PFEIFFER SPOTLIGHT: Devoted to hand therapy

In 1977, Bill Walsh of Concord received a B.S. degree in occupational therapy (OT) from the State University of New York at Buffalo. In 2003, he earned a master of health administration/master of business ddministration degree (MHA/MBA) from Pfeiffer University.

This academic background has proven particularly potent for Walsh, 71, who is still working as a senior therapist for BenchMark Physical Therapy. And so has hand therapy, his OT specialty, for which Doris Ann Slack, one of his instructors at the State University of New York at Buffalo, sparked an interest.

“Hands just called to me,” Walsh said. “A lot of what gives you a sense of value is accomplished through your hands, whether it’s touching another life, whether it’s bowling, throwing a ball with somebody or tying your shoes. I’ve derived a lot of satisfaction from helping my patients recapture that value through therapy and other services I’ve provided them.”

Walsh’s journey in the hand therapy space began with a clinical internship at the Philadelphia Hand Rehabilitation Center. It has included OT stints at such places as the Hand Rehabilitation Center at UNC-Chapel Hill’s School of Medicine and the Duke University Medical Center.

It has gone way beyond helping individuals with hand injuries or with conditions that adversely affect the hands, such as arthritis or Parkinson’s disease.

At BenchMark, for example, he is responsible for launching the clinical operations of hand therapy services within two established clinics in Concord and Salisbury. He has worked to advance the hand therapy specialty, primarily as a researcher and as a lecturer/instructor at several universities. He has put in years of committee and board work for the American Society of Hand Therapists.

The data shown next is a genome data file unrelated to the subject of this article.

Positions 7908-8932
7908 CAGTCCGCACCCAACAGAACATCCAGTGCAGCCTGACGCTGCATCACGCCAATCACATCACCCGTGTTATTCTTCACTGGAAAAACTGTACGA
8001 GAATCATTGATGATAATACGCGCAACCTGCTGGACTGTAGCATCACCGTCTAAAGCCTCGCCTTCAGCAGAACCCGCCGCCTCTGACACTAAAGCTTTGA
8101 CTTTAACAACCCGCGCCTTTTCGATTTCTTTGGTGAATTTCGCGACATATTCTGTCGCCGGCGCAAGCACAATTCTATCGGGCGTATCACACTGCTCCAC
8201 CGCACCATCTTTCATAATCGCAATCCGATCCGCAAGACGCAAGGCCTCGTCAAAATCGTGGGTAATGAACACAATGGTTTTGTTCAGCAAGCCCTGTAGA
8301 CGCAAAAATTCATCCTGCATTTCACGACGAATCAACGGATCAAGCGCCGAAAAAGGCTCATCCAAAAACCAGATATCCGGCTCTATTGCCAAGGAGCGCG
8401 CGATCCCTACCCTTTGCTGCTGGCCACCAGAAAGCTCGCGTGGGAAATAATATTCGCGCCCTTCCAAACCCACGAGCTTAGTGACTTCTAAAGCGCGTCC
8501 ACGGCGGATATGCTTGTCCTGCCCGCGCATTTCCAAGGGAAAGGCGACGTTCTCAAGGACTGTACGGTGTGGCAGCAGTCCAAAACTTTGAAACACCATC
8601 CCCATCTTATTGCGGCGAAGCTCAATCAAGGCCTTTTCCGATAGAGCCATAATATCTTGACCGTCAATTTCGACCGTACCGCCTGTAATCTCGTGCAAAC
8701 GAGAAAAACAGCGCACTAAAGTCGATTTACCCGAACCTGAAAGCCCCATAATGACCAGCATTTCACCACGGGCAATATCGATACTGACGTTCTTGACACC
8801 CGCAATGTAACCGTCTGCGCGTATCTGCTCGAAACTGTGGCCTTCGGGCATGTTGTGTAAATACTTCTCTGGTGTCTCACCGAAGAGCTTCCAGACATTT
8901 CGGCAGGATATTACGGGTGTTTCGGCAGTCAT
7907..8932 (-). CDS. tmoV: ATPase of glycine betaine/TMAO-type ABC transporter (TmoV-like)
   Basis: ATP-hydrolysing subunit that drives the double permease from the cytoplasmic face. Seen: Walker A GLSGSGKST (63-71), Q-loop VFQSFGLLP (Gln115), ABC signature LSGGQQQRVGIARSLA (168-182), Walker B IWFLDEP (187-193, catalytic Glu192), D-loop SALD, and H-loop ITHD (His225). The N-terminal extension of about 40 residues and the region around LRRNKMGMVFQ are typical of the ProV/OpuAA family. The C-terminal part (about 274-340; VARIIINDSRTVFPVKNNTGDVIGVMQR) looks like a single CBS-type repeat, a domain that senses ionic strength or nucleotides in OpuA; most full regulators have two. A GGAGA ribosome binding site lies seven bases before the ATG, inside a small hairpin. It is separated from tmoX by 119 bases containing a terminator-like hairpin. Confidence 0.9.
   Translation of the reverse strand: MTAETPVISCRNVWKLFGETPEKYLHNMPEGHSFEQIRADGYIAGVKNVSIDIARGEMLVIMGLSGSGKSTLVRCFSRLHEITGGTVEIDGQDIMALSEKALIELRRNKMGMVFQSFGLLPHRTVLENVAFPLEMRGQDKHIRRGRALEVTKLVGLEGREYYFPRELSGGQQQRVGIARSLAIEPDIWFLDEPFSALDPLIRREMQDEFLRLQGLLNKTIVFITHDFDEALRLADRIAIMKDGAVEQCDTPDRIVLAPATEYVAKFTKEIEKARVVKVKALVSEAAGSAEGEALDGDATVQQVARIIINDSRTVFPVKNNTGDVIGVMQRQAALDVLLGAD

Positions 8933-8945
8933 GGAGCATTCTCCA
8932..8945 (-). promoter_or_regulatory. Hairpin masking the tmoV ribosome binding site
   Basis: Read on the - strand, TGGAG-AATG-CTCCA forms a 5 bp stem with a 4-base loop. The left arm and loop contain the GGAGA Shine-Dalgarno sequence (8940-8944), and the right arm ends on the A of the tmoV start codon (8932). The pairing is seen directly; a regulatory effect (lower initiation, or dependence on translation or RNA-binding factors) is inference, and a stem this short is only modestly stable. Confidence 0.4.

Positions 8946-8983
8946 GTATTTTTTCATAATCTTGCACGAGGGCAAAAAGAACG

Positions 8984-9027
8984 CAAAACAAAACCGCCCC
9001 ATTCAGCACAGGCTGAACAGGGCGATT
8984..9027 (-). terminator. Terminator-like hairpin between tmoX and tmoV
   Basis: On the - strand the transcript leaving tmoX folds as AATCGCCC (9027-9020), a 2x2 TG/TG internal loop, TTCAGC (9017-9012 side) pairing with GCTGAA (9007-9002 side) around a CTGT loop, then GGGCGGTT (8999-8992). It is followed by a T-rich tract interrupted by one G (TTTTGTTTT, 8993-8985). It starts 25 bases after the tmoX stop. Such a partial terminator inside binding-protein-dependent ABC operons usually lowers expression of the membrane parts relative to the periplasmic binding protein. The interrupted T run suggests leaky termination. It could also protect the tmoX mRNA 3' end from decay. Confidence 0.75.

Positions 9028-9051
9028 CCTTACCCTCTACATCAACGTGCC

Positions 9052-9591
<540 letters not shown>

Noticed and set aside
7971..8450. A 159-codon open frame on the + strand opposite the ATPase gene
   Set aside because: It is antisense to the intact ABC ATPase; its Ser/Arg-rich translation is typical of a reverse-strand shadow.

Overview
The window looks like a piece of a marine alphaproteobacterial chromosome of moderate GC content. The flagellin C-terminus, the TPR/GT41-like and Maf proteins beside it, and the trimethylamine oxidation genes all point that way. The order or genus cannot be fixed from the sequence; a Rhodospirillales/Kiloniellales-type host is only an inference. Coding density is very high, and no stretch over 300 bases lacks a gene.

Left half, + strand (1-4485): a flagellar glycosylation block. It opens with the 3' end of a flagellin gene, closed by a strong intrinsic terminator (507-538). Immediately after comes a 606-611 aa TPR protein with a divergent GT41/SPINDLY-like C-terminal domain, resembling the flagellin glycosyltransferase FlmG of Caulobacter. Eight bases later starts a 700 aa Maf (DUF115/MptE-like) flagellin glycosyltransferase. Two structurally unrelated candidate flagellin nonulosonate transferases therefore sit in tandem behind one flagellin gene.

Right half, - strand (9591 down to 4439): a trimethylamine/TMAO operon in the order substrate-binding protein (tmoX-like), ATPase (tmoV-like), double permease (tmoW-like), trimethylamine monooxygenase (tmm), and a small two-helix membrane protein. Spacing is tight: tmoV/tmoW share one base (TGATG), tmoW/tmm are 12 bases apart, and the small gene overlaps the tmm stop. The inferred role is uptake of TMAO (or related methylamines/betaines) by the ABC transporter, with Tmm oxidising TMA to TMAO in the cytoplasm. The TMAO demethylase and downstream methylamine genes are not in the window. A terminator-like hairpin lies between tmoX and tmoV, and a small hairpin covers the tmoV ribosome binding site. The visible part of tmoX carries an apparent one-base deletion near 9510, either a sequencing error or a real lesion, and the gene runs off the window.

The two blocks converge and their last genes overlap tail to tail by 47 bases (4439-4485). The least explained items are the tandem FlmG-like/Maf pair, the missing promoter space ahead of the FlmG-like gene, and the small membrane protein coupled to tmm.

Walsh’s greatest achievement in hand therapy has been as an entrepreneur. He founded, directed and served as the managing partner for Hand & Rehabilitation Specialists of NC, LLP, a Greensboro-based practice that he sold to BenchMark in 2014. Under Walsh’s direction, Hand & Rehabilitation Specialists gradually expanded to include five free-standing clinics in the Piedmont Triad that focused on orthopedic rehabilitation and return-to-work services. It came to employ 40 clinical and support staff and to receive referrals from more than 100 physicians.

Walsh credits his entrepreneurial success with the practical know-how he acquired at Pfeiffer. This covered critical areas such as computer systems, strategic planning and personnel management.

“In therapy school, they teach you how to treat patients,” he said. “They don’t necessarily focus on how to develop business acumen and administration skills.”

Walsh spoke at length about his many steps to start and expand his business. One of the most important was contacting the office managers of doctors he had worked with before becoming self-employed and asking for the zip codes of their patients. An analysis of this data determined where he should set up clinics.

At one point, Walsh needed to secure financing from banks. So, he looked up statistics from the North Carolina Department of Labor showing that hand injuries were among the most frequent and common injuries to the body in certain counties.

“I had done the business research to indicate that there was a need for my services and my particular specialization,” he said. “The banks reacted favorably to that.”

Walsh stressed that successful self-employed people must know themselves.

“What’s good about the personality of a self-employed person is what’s good about their business,” he said. “Also, what’s bad about their personality is what sours their business.”

Walsh learned early on to find the right resources and people to shore up his weaknesses.

“I’m a fairly analytical person, but I’m not very intuitive,” Walsh said, citing one example. “Some of my managers knew before I did when somebody was thinking about leaving the company. They just sensed that. Having people who have a better gut check is beneficial because it can lead to adult conversations about certain issues and what can be done about them. The key is having them trust me that there’s not going to be consequences.”

Walsh looks back on his entrepreneurial days with pride and with appreciation for the role that Pfeiffer played in his success.

“The graduate education helped me expand the scope of what I could influence,” he said. “It helped me expand the number of lives I could touch.”